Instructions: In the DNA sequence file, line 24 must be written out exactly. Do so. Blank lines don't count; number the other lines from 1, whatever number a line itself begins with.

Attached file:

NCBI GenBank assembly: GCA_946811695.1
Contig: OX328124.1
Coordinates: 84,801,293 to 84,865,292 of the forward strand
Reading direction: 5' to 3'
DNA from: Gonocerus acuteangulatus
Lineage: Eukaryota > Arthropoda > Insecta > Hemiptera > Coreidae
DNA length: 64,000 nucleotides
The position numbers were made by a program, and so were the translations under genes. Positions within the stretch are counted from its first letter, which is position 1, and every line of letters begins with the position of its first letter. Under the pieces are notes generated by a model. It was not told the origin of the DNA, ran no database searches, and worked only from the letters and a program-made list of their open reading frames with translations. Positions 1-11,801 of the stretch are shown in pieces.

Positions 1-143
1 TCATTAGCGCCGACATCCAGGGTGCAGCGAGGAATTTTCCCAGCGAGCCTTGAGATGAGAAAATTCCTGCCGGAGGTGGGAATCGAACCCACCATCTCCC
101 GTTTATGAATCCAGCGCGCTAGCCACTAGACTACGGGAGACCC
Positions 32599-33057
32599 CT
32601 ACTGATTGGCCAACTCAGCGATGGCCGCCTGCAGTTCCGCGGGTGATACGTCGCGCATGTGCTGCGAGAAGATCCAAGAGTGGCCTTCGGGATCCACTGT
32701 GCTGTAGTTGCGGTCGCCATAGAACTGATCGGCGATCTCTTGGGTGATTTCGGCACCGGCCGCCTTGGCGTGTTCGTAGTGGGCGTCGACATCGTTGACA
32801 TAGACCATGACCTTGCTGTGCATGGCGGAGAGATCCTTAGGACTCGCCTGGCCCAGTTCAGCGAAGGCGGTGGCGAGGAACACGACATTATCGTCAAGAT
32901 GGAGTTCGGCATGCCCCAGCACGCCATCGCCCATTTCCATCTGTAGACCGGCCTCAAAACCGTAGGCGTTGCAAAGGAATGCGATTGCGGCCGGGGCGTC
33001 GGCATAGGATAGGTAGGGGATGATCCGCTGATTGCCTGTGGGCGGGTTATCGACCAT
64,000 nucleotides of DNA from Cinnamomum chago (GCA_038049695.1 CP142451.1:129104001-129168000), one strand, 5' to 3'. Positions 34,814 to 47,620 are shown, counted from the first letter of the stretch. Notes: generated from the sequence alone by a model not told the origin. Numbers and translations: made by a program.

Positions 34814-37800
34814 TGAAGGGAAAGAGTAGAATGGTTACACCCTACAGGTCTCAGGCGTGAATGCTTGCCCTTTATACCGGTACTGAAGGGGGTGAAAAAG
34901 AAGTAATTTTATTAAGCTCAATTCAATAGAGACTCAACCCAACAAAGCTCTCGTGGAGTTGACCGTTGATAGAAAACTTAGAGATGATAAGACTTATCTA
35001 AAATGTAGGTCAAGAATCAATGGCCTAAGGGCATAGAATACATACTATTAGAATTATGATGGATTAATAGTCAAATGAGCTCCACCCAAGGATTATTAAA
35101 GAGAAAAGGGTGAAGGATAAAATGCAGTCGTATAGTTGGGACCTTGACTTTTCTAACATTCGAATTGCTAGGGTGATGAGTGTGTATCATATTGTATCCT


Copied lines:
35101 GAGAAAAGGGTGAAGGATAAAATGCAGTCGTATAGTTGGGACCTTGACTTTTCTAACATTCGAATTGCTAGGGTGATGAGTGTGTATCATATTGTATCCT